You’re a good friend.
We’ll let you sit on those words of affirmation for a moment.
You’re always there for a sister in need, offering an open ear, heart, and shoulder to lean on.
Compassion is crucial in sustaining lasting and fulfilling relationships. Moreover, it’s a two-way street. By showing empathy and kindness to your sisters, they’ll reciprocate when you need emotional support.
In fact, research suggests these close friendships–which often involve being there for one another during a crisis–are more important for women than men. When spending time with your fellow sisters, you experience a serotonin and oxytocin release. It’s good to know that #squadgoals is science-backed.
There is a delicate balance, though. It’s possible to become too immersed in the struggles of a friend dealing with personal or mental health-related issues. The results could have adverse impacts on other aspects of your life.
You Can’t Be Everything To Everyone!
You want to do everything you can to help your sister. Still, failing to set boundaries can lead you toward the following pitfalls if you aren’t careful:
- Being accessible or available 24/7.
- Feeling guilty because you’re doing well.
- Staying in friendships (or relationships) that make you unhappy.
- Putting yourself in danger to watch/protect your friend (in extenuating circumstances).
For one, unless you’re a professional therapist being paid to provide care, you can’t be made responsible for someone’s mental health. Yes–you don’t want to make things worse, but showing any support at all is actively making things better.
Feelings of guilt are natural when someone you care about is going through strife. Nonetheless, constantly remind yourself you’re a good friend doing what you can to help.
How Can You Help A Sister In Need?
Here’s a list of strategies that can help you help your struggling sister/friend without sacrificing your well-being:
Set Boundaries To Foster Healthy Relationships:
One example of setting boundaries with a sister in need is letting them know you can only talk after work.
Of course, moments of despair don’t choose convenient times to arise. So, offer your friend a backup plan if you’re unavailable during a crisis. Find hotlines they can call or provide a code word they can text you in case of an emergency. You can even stop by their place every few days with a hot meal in hand. The key is to not try to play the role of Super Woman.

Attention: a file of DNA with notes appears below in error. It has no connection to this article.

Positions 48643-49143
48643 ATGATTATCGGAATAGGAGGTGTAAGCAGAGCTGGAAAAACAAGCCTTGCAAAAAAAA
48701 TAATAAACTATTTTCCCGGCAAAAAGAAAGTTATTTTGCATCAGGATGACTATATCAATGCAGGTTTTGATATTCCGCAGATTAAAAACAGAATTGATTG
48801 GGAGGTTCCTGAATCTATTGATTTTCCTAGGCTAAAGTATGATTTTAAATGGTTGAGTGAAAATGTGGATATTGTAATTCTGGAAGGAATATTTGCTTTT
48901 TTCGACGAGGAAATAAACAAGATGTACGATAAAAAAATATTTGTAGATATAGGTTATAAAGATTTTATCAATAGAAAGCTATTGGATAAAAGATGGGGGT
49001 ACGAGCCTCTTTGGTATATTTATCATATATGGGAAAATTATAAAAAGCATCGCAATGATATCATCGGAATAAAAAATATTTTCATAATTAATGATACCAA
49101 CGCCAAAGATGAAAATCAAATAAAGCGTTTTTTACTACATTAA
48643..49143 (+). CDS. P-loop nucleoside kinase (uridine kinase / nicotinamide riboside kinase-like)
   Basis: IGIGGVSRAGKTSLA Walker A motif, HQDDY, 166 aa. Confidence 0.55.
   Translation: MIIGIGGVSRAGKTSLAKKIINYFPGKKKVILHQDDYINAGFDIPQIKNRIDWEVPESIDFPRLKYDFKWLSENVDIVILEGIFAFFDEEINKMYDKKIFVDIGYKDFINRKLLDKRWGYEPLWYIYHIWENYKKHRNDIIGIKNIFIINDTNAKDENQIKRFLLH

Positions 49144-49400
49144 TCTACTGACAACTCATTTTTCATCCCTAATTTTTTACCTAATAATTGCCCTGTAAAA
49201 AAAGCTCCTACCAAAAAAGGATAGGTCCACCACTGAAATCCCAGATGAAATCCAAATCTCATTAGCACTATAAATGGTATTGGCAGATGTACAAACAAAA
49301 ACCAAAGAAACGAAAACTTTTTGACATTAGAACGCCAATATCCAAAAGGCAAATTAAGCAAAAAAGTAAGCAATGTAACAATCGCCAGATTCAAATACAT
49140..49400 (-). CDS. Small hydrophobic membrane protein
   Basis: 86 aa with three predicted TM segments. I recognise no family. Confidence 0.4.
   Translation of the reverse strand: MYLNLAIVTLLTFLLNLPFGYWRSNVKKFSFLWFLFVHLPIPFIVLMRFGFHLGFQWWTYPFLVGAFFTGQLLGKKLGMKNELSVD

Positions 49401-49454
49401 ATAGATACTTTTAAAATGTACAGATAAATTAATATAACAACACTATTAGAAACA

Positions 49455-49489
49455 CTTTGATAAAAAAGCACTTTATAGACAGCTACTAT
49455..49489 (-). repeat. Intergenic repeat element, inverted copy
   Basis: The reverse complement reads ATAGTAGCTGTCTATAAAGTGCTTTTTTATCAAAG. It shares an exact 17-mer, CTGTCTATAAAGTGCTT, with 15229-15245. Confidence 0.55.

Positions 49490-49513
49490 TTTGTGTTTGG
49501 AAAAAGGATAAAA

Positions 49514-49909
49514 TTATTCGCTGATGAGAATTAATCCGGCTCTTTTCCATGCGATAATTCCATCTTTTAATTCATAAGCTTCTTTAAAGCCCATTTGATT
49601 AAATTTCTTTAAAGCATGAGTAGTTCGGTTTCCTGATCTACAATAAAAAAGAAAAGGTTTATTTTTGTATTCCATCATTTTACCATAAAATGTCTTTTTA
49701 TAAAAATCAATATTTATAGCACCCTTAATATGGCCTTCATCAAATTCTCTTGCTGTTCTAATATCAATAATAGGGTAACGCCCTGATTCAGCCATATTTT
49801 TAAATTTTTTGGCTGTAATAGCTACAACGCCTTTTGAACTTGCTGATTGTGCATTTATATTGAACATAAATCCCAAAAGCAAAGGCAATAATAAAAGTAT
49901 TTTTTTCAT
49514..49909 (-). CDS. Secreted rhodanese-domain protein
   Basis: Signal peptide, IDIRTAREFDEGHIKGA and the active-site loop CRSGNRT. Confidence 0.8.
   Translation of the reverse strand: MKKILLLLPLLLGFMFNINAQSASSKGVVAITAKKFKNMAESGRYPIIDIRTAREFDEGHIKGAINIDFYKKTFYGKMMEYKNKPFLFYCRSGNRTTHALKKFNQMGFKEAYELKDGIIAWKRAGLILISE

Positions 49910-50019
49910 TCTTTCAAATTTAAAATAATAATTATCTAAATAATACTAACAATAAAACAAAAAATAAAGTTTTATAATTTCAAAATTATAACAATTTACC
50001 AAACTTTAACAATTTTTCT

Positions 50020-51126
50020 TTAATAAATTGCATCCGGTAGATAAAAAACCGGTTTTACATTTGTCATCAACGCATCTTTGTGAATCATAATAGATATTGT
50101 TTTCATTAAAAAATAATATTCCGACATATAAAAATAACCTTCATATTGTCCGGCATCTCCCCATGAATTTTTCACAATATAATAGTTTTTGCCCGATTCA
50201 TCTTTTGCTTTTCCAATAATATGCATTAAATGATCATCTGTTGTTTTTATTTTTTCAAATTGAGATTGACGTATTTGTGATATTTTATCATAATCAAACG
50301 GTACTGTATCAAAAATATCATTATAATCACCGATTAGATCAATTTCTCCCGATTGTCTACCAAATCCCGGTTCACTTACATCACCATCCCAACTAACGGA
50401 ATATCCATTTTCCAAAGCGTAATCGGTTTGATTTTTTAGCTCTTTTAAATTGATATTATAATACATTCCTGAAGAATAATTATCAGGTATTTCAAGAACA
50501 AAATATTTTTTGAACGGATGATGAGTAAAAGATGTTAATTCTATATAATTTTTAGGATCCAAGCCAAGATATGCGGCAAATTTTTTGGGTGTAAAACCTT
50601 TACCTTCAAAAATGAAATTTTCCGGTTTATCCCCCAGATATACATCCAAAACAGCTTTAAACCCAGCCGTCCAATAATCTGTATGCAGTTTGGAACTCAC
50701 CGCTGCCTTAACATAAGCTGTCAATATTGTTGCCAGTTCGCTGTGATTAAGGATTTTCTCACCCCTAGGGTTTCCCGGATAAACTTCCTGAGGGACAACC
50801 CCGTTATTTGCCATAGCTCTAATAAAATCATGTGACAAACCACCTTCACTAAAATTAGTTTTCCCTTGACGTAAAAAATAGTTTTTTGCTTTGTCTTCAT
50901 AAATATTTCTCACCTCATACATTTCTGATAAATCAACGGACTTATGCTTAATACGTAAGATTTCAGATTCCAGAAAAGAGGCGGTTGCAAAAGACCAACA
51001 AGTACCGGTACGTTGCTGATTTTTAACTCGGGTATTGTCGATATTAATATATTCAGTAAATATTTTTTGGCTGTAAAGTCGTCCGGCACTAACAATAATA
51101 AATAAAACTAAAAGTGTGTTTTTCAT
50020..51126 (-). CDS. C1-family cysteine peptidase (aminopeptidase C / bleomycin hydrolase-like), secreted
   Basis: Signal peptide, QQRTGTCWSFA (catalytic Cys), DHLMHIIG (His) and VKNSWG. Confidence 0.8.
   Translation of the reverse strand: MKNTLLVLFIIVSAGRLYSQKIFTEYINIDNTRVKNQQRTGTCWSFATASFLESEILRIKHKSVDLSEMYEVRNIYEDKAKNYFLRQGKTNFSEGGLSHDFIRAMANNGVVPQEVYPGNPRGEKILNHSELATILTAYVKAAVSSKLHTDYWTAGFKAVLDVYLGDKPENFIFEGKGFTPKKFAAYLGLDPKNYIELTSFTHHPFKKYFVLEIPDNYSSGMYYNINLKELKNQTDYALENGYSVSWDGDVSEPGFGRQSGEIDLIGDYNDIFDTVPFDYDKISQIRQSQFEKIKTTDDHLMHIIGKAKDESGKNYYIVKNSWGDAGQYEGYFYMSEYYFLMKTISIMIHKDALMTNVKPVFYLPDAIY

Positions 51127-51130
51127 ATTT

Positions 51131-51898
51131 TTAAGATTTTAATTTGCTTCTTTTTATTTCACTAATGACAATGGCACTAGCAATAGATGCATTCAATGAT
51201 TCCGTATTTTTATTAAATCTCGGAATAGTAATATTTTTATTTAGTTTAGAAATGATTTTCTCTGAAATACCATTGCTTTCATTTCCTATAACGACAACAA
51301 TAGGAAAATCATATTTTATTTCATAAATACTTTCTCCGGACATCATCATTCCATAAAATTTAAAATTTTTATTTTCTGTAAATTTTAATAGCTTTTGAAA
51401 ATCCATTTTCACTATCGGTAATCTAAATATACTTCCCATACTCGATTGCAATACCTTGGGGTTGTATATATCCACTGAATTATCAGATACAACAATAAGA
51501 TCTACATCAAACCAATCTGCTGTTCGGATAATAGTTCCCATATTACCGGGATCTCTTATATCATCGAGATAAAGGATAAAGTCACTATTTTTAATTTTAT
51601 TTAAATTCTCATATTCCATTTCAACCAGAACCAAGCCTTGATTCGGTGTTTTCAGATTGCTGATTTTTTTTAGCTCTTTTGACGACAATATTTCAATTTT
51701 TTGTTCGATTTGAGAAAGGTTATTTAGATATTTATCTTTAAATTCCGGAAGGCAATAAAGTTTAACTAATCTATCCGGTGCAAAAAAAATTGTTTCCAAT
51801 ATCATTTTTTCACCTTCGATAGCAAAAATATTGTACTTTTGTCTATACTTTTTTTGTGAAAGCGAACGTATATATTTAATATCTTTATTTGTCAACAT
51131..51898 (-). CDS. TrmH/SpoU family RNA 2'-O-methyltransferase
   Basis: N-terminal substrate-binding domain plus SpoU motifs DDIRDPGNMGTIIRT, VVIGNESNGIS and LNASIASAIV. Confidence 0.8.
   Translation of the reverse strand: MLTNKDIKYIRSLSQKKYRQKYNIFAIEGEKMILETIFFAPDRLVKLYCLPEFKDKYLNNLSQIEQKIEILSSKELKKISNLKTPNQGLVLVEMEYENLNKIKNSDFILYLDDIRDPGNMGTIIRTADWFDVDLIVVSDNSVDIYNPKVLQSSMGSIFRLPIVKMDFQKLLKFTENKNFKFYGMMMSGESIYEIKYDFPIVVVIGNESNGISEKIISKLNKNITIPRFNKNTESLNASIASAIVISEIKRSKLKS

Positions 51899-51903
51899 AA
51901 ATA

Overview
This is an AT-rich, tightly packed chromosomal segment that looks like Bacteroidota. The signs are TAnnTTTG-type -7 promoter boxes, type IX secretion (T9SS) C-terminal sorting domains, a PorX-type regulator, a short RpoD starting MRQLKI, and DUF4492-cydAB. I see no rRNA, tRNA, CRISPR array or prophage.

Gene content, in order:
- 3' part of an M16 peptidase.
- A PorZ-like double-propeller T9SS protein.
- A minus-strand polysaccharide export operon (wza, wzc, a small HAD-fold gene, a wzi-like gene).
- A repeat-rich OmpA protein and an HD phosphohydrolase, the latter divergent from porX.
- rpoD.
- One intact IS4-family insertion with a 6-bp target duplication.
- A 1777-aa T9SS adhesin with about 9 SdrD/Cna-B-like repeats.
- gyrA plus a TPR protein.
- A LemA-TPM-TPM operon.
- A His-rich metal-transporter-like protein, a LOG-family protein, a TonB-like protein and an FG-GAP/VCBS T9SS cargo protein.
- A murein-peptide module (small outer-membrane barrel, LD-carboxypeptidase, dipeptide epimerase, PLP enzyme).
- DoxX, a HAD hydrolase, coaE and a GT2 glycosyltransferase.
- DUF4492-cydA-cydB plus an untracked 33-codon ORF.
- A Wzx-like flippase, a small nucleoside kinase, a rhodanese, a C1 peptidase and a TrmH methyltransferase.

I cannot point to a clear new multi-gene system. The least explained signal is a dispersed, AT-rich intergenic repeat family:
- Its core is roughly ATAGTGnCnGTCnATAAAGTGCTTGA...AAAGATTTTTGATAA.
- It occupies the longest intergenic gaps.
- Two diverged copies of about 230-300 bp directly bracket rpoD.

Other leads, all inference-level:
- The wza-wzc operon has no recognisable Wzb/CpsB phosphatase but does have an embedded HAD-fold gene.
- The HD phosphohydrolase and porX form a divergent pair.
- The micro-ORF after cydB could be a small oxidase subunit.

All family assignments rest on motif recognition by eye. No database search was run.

Also, consider involving other sisters to help so there’s a more robust support network.
Open A Dialogue Using Effective Communication Techniques;
Let your struggling friend know that you see them and hear them. Start a conversation by saying you notice things aren’t quite right with their mood. Be direct without being judgmental.
While your sister-friend may want to open up and talk about what’s wrong, they may not want advice (or be ready for it). So, use active listening techniques and only provide advice when asked.
Avoiding Caregiver Burnout By Taking Care Of Yourself:
You can’t call mental health struggles contagious, but watching a loved one or friend suffer can take an emotional toll. Avoiding caregiver burnout means setting times when you’re unavailable and practicing awareness of your psychological limitations.
Your friend might not be in therapy–in which case, encourage it. Talking to a professional can help people through any number of struggles. If our sister-friend is in treatment but wants to cancel their appointment, do everything possible to get them there. Depression and other mental health issues should be treated by professionals. Therapy sessions also make it easier for you to help as a friend. Being the best friend you can be can often mean putting yourself first.
Sign up for this year’s Selfish Retreat Event to finally fully embrace the power of truly loving yourself. Bring your friend along and have the best time of your life!